2 But the man suffered from a virulent skin-disease. Now, on one of their raids into Israelite territory, the Aramaeans had carried off a little girl, who became a servant of Naaman's wife.
3 She said to her mistress, 'If only my master would approach the prophet of Samaria! He would cure him of his skin-disease.'
4 Naaman went and told his master. 'This and this', he reported, 'is what the girl from Israel has said.'
5 'Go by all means,' said the king of Aram, 'I shall send a letter to the king of Israel.' So Naaman left, taking with him ten talents of silver, six thousand shekels of gold and ten festal robes.
6 He presented the letter to the king of Israel. It read, 'With this letter, I am sending my servant Naaman to you for you to cure him of his skin-disease.'
7 When the king of Israel read the letter, he tore his clothes. 'Am I a god to give death and life,' he said, 'for him to send a man to me and ask me to cure him of his skin-disease? Listen to this and take note of it and see how he intends to pick a quarrel with me.'
9 So Naaman came with his team and chariot and drew up at the door of Elisha's house.
11 But Naaman was indignant and went off, saying, 'Here was I, thinking he would be sure to come out to me, and stand there, and call on the name of Yahweh his God, and wave his hand over the spot and cure the part that was diseased.
12 Surely, Abana and Parpar, the rivers of Damascus, are better than any water in Israel? Could I not bathe in them and become clean?' And he turned round and went off in a rage.
13 But his servants approached him and said, 'Father, if the prophet had asked you to do something difficult, would you not have done it? All the more reason, then, when he says to you, "Bathe, and you will become clean." '
14 So he went down and immersed himself seven times in the Jordan, as Elisha had told him to do. And his flesh became clean once more like the flesh of a little child.
15 Returning to Elisha with his whole escort, he went in and, presenting himself, said, 'Now I know that there is no God anywhere on earth except in Israel. Now, please, accept a present from your servant.'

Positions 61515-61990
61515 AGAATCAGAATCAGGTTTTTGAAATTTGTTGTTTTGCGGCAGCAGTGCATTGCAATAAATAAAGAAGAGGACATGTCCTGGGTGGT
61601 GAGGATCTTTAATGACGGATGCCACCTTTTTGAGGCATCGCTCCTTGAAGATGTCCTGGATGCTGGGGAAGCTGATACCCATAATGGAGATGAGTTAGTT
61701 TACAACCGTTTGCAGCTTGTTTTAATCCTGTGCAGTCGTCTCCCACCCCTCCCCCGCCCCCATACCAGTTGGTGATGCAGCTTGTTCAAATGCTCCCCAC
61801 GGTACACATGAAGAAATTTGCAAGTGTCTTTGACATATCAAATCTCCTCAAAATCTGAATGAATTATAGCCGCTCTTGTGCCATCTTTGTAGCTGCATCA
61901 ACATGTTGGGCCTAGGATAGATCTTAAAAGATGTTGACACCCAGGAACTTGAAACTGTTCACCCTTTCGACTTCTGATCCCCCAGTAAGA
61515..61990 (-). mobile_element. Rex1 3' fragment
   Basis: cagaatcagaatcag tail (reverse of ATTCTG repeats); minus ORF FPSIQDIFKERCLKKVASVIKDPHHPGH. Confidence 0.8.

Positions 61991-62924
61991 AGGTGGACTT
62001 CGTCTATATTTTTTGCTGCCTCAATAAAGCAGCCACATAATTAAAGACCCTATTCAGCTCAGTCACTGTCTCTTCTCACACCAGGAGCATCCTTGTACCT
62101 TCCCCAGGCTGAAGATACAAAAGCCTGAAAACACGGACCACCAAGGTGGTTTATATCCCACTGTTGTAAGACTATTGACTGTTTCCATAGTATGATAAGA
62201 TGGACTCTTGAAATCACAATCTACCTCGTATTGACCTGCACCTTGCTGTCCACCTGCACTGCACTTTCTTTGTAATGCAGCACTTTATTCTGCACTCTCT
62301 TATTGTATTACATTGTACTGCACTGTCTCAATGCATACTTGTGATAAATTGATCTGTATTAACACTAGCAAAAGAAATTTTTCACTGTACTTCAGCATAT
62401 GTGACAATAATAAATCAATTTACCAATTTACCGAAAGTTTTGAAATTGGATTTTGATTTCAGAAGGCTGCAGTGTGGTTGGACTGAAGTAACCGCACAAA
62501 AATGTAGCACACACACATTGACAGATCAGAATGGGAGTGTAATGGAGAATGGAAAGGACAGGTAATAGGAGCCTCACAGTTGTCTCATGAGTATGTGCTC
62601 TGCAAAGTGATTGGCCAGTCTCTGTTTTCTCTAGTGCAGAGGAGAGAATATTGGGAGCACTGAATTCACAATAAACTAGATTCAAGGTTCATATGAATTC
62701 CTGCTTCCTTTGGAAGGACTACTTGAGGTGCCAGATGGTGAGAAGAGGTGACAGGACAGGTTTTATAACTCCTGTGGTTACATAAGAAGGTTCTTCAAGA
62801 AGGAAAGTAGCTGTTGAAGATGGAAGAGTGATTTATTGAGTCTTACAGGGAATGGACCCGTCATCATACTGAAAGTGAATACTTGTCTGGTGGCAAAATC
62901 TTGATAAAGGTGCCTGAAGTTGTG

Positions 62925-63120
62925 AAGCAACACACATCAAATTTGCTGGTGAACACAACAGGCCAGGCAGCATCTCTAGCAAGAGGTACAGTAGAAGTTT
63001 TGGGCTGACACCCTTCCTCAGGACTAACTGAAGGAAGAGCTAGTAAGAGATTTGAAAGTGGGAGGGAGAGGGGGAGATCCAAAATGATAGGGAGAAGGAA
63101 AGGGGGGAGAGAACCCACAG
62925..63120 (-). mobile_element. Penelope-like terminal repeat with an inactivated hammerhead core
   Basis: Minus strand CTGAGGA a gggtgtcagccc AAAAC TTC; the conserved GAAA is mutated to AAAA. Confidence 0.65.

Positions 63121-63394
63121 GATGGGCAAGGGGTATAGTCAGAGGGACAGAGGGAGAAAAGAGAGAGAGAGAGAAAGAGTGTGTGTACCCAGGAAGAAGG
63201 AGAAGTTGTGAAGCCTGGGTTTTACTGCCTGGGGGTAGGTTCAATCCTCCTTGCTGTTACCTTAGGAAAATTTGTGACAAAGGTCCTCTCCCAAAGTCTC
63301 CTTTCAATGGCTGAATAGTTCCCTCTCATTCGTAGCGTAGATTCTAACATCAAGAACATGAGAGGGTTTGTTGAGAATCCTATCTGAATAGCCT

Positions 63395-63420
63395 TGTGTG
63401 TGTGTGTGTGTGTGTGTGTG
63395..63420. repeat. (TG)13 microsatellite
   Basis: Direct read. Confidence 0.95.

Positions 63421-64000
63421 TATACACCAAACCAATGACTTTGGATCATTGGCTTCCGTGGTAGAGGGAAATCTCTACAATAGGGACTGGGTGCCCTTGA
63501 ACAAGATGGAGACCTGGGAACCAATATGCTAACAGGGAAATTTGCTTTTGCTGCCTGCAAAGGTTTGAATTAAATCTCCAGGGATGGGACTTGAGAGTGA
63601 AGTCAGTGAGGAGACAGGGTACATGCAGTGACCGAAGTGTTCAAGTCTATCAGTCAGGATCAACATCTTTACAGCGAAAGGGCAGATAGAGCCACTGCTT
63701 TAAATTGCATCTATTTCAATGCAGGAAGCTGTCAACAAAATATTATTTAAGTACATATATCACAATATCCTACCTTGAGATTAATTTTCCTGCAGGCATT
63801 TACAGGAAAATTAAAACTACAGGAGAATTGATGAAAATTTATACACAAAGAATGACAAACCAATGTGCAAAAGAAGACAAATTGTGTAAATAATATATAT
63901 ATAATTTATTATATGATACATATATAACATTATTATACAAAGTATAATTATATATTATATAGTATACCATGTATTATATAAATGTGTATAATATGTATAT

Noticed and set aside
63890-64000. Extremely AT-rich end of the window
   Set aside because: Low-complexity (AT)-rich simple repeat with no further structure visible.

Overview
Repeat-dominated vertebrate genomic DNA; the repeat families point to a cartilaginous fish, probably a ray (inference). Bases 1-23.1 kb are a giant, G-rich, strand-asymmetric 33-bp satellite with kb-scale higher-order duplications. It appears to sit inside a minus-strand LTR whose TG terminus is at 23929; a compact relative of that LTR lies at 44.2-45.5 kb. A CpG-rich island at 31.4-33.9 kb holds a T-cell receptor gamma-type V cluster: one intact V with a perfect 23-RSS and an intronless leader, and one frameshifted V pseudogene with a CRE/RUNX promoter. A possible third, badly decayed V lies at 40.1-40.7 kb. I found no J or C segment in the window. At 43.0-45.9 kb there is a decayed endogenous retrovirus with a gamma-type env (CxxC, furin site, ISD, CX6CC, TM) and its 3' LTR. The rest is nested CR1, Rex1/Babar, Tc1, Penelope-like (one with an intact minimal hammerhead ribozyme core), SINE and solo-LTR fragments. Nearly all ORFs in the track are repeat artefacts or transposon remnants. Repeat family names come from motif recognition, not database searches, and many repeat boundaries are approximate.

2 I thirst for God, the living God; when shall I go to see the face of God?
3 I have no food but tears day and night, as all day long I am taunted, 'Where is your God?'
3 Send out your light and your truth; they shall be my guide, to lead me to your holy mountain to the place where you dwell.
25 'There were many widows in Israel, I can assure you, in Elijah's day, when heaven remained shut for three years and six months and a great famine raged throughout the land,
28 When they heard this everyone in the synagogue was enraged.
29 They sprang to their feet and hustled him out of the town; and they took him up to the brow of the hill their town was built on, intending to throw him off the cliff,
30 but he passed straight through the crowd and walked away.
The New Jerusalem Bible (NJB) is a Catholic translation of the Bible published in 1985. The New Jerusalem Bible (NJB) has become the most widely used Roman Catholic Bible outside of the United States. It has the imprimatur of Cardinal George Basil Hume.
Like its predecessor, the Jerusalem Bible, the New Jerusalem Bible (NJB) version is translated "directly from the Hebrew, Greek or Aramaic." The 1973 French translation, the Bible de Jerusalem, is followed only "where the text admits to more than one interpretation." Introductions and notes, with some modifications, are taken from the Bible de Jerusalem.
Source: The Very Reverend Dom (Joseph) Henry Wansbrough, OSB, MA (Oxon), STL (Fribourg), LSS (Rome), a monk of Ampleforth Abbey and a biblical scholar. He was General Editor of the New Jerusalem Bible. "New Jerusalem Bible, Regular Edition", pg. v.